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The Daily Cardinal Est. 1892
Sunday, September 25, 2022

Only people can make things happen

The man announced he was a felon, fresh out of prison. Forty college students looked back, turning around in their seats on the muddy lawn of Library Mall. They had been listening to some experts on hunger and homelessness, but then this man appeared'standing at the rear, out of the light, his release papers in hand. 

 

 

 

He said he was made a free man the day before. He said he's just gotten a job. He said he still has nowhere to live. And though he spoke angrily of this injustice, his tone softened as he tugged the short length of his second-hand jacket and pulled a brand-new sweatshirt from his brand-new book bag. 

 

 

 

He thanked the crowd, assembled for the Hunger and Homelessness Awareness Sleep-Out, for his new possessions. 

 

 

 

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\Someone got wind of this [effort],"" he said, shaking his bag with emphasis. ""This just don't happen."" Then he walked away. 

 

 

 

It matters little that his words of gratitude are most likely misdirected. His words remind us of a simple truth too often forgotten: People make things happen. 

 

 

 

It's a powerful lesson, perhaps most important among lessons of the night. The sleep-out, held to promote awareness of two pieces of legislation that will help homeless find affordable homes, was part of an awareness week that taught people the staggering toll of this tragedy: Some 4,700 people stayed in Madison shelters last year, with countless thousands homeless across the nation. 

 

 

 

All those numbers are irrelevant, however, because all that matters is one. One person can change the life of one other. That is the elegant math behind the man's statement of thanks and the basis of the volunteer spirit. It is that spirit, that strange and wonderful human impulse, that inspires UW-Madison students'some in Wisconsin sweatshirts, some smoking cigarettes'to settle in for a night on the muddied ground, the hard pavement or, for the lucky, a flattened cardboard box.  

 

 

 

But where does this impulse come from? To one participant, Will Sebern, the sleep-out was just another experience in a larger awakening. 

 

 

 

At one point during the night, a homeless man approached Sebern and asked if he could have a box to sleep on. Sebern said it was fine, and then remembered his mom had given him a bag full of bagels for the long night. He offered them to the man. 

 

 

 

""Do you like asiago cheese? It's a good bagel,"" Sebern said. ""They're nice and warm, too."" 

 

 

 

The scene sounds contrived, stinking of hokey fakery or self-promotion, but Sebern is genuine. You can hear it in the honesty of his story: He was caught drinking in his dorm one October night freshman year. He was ticketed, went to court and was sentenced to a fine and eight hours of community service. In retrospect, he said, it was ""the greatest thing ever.""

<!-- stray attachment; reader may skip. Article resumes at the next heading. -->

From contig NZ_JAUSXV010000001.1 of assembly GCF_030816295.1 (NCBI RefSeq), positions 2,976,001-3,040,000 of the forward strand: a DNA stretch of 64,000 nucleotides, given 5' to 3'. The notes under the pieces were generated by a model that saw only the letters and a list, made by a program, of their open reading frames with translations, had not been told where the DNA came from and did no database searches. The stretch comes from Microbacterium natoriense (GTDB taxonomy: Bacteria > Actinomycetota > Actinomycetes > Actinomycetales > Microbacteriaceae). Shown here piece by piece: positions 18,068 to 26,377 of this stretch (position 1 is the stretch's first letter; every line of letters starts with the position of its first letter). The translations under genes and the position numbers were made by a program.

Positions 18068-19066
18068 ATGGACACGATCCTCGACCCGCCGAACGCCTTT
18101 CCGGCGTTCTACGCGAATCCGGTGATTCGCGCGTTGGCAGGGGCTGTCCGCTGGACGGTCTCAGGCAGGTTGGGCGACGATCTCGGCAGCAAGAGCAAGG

Sebern worked nights at the men's homeless shelter near the Capitol. There, he saw men who worked just as hard as everyone else but didn't have a place to live. He saw one homeless man take off his gloves and give them to someone he felt needed them more. 

 

 

 

""However you imagined homeless people to be before'the guys you see on the street that are drunk, always asking for money, loud and whatever'those are the stereotypes,"" Sebern explained. ""I went up there, and these guys [who pass through the shelter] are so humble. You can tell it is degrading to sleep in a shelter. ... You can just tell how much pride they have to swallow in order to ask people for help."" 

 

 

 

The next semester, he joined the Wisconsin Public Interest Research Group and this year, as a sophomore, he is the co-coordinator of the Hunger and Homelessness Campaign for the organization. Though he grew up in Cedarburg, in ""one of the richest counties per capita in the country,"" he said he doesn't act out of guilt'which he views as unhealthy. Compassion is what drives him. 

 

 

 

And then there's the coordinator of the sleep-out, Elan Kriegel, a tall junior in an old cap that features the image of Martin Luther King Jr. He recalled his childhood in Los Angeles, attending parades in honor of King, handing out blankets at the beaches and marveling at the poorer kids who had to wake early and come home late because they bussed across town to his school. And he talked about his father, who is a rabbi and who is, more importantly, a person who serves others. 

 

 

 

He told these stories with the pace and wildness of a flash flood, ideas and words spilling in an uncontrolled rush'a manifestation of the boundless energies that make our generation just as vital as young people in any heroic age. It's that energy that must be directed, more than ever, at the myriad problems our country faces. 

 

 

 

""If you're the most extreme conservative, or if you're the most extreme liberal, or if you're just like Joe Schmo'you've got something to do,"" Kriegel said. 

 

 

 

Now, during a time of a national identity crisis, on the heels of President Bush's call for volunteers and amid all the facile flag-waving, Americans must remember that we've all got something to do. After all, ""things just don't happen."" 

 

 

 

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